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What do increased bilirubin levels indicate?

Q: Q. I am a 30 years old male. Lately, I underwent a blood test and it revealed the following abnormalities: Absolute eosinophil count-- 650 cell/cumm; Total WBC count—10, 400; ESR-- 19 mm/hr; Normocytic normochromic peripheral smear RBC, with mild eosinophilia. It has been five days now that my right testicle has enlarged and the doctor considered it to be a hydrocoele. My total bilirubin level is around 1.5- 2 mg/dl and it varies but the doctors consider it to be normal. Please give me an account of the probable reason for such abnormalities and kindly mention a few advisable steps.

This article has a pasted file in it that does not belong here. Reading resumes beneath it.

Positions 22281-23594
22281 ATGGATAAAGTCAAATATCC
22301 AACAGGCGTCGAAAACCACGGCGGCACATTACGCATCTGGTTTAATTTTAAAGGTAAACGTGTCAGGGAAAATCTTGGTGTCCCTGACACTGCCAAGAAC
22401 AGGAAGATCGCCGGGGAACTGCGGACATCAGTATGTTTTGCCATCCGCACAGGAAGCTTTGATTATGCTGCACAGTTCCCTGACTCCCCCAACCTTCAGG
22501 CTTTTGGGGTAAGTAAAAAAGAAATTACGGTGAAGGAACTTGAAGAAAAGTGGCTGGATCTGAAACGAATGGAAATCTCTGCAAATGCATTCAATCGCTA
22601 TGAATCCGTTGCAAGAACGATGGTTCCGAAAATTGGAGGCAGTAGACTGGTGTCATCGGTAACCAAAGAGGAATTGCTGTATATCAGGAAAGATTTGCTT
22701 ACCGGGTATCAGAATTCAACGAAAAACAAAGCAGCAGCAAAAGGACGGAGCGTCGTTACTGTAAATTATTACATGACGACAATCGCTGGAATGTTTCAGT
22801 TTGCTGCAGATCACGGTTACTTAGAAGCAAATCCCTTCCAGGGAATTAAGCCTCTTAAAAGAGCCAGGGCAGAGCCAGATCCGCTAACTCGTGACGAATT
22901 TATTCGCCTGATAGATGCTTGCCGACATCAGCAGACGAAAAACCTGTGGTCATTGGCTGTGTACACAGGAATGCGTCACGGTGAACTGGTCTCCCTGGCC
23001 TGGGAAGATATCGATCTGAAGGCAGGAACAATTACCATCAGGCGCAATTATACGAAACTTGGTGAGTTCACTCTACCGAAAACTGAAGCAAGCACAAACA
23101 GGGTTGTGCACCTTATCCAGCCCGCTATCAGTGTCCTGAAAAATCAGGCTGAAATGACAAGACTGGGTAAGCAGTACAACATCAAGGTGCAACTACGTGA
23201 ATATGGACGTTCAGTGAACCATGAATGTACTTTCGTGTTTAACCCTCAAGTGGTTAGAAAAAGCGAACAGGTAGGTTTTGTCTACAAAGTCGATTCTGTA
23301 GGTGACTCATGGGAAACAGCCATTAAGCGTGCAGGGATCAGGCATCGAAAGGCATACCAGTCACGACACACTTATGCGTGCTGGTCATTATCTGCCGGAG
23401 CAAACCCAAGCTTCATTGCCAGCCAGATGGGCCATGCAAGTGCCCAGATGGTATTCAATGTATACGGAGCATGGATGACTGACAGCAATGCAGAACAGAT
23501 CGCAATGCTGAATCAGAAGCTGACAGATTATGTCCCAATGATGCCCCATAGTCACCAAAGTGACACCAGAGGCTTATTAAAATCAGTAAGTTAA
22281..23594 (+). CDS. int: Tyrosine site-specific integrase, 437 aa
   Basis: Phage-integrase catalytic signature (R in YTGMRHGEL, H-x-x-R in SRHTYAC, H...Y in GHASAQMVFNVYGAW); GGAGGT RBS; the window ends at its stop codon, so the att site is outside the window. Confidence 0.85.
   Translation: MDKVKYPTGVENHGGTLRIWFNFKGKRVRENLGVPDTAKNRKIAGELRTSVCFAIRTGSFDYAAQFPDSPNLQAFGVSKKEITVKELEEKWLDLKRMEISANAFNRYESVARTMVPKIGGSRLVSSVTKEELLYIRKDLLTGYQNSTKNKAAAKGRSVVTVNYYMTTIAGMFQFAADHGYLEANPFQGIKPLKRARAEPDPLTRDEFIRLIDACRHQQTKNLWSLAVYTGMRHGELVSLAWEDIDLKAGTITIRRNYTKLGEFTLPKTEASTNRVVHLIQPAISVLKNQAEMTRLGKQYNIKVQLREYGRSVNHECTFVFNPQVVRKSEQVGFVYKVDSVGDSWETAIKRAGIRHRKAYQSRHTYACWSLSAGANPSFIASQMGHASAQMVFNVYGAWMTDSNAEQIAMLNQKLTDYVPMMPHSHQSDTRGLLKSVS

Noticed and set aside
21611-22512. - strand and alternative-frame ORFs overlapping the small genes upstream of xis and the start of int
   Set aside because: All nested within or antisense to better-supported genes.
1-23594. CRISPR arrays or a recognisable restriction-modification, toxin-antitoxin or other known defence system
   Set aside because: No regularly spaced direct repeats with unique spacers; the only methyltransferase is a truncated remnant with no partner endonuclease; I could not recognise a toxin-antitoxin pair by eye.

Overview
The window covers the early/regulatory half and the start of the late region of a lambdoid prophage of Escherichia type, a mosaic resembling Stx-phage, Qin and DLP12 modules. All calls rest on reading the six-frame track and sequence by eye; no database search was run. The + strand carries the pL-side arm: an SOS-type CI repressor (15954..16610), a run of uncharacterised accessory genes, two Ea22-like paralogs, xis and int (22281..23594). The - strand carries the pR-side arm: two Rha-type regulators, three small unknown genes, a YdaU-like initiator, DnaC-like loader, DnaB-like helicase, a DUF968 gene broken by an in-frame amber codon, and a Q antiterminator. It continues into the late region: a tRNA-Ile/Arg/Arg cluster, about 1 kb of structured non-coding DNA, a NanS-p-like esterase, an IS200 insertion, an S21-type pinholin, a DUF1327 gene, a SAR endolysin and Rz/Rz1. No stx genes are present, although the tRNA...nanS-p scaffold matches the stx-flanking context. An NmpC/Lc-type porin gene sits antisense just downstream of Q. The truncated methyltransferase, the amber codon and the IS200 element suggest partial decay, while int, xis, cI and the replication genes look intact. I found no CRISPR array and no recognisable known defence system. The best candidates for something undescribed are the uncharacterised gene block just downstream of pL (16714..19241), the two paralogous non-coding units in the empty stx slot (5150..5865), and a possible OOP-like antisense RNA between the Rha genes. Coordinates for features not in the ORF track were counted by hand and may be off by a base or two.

A:Gilbert’s syndrome is the most common hereditary cause of increased bilirubin and is found in up to 5% of the population. A major characteristic is jaundice, caused by elevated levels of unconjugated bilirubin in the bloodstream. This explains your increased bilirubin. Coming to your problem of increased TLC with absolute eosinophilia and hydrocele, the possibility of underlying filariasis, would need evaluation and subsequent treatment with Hetrazan. I would, therefore, suggest that you get in touch with a surgeon for assessment of hydrocoele, and at the same time get investigations done for filariasis.


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